When I am away from school, obedient students bring honor to me as their teacher. As believers, when we obey God, even in challenging circumstances, God is honored, too. In fact, He is glorified!
 
In John 11, when Lazarus was sick in Bethany, his sisters desperately summoned Jesus. Jesus responded, “This sickness will not end in death but it is for the glory of God” (John 11:4). Even in the midst of devastating circumstances, God was working for His glory.
 
Later, after Lazarus had indeed died, Jesus commanded his companions to remove the stone from his tomb, reminding them of His promise. The people were unsurprisingly hesitant to obey. Lazarus had been dead four days and his body would have already begun to decompose.
 
And yet, they followed the directions of Jesus in a situation that made absolutely no logical sense.
 
When God demonstrates His glory, people are drawn to Christ and experience eternal life.

11/1/2019 9:42:19 AM by Emily Kistler, member, Parkwood Baptist Church, Gastonia | with 0 comments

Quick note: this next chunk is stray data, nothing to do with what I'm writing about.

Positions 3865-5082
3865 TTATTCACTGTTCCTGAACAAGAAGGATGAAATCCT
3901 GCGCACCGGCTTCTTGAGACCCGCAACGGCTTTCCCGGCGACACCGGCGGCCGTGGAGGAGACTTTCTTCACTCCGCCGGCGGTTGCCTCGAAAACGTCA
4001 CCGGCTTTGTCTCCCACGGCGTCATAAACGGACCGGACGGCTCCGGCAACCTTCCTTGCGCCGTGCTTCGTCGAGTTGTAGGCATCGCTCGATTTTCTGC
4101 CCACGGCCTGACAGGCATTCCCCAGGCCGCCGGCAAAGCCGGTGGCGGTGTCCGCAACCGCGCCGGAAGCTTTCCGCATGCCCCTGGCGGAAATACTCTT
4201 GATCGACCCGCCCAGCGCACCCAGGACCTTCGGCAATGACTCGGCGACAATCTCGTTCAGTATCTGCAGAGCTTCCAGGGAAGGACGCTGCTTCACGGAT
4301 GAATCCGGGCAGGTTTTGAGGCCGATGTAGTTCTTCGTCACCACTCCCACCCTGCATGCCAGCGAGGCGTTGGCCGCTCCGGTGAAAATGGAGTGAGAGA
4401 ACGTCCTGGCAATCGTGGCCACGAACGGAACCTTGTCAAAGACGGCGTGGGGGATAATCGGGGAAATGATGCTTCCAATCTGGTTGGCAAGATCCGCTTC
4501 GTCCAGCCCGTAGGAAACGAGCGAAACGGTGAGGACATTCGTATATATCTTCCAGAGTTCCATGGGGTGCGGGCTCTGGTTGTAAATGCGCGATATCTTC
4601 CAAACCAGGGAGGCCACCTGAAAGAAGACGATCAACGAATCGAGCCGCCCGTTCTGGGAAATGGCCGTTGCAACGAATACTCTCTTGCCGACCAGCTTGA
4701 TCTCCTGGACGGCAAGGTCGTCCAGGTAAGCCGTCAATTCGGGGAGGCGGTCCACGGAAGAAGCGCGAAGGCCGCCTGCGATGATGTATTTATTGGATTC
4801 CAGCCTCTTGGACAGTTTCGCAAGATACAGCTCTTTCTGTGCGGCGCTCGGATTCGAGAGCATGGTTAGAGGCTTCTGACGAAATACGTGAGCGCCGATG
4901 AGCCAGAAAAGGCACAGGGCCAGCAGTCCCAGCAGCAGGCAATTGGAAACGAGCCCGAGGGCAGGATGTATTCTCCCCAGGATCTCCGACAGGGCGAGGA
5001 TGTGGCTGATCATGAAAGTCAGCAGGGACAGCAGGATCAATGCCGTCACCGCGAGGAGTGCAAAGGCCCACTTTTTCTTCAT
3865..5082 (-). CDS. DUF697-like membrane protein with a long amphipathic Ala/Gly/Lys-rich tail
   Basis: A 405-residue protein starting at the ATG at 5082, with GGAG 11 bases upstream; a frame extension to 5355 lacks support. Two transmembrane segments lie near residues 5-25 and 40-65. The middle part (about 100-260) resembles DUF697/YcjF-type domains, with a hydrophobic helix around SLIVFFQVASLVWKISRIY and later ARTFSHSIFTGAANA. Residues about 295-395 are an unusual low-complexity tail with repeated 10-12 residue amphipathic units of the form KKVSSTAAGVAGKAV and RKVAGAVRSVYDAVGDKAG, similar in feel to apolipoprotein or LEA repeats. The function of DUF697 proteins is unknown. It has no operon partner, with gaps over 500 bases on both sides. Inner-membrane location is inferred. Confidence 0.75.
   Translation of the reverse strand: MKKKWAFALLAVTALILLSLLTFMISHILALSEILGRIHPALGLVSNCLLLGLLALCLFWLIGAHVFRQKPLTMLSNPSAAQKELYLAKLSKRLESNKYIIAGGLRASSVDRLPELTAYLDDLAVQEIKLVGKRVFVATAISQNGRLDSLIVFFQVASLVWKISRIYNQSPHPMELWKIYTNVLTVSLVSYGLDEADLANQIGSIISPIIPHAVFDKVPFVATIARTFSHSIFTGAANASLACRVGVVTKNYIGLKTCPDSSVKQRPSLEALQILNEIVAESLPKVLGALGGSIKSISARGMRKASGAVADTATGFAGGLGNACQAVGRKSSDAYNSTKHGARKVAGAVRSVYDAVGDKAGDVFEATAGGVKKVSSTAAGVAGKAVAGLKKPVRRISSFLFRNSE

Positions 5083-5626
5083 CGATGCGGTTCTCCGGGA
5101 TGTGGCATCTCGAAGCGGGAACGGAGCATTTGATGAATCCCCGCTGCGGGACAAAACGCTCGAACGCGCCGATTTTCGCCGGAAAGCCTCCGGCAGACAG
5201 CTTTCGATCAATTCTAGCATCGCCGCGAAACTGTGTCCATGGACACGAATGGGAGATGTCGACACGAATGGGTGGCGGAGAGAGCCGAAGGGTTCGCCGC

Explore the Bible Lesson for November 10: Walking Wisely

October 29 2019 by Dayton Hartman, lead pastor, Redeemer Church, Rocky Mount

Focal Passage: Ephesians 5:15-21
 
I’m usually pretty bad with directions. One time I was leading a student ministry retreat in a major city when some students and chaperones wanted to take a walk after dinner. I was familiar with the city, so I led the way.
 
As we began walking through familiar places, I simply stopped paying attention. I became engrossed in conversation and in turn was not fulfilling my duties as tour guide. As the sun began to set and the landscape began to change, I realized what I had done. Rather than wisely paying attention to how and where I was walking, I foolishly led an entire group of people into a high crime portion of the city. In fact, it was a block that people simply did not venture into unless they were looking for trouble. My intentions were not bad. That wasn’t the problem. The problem was that I simply had no intentions.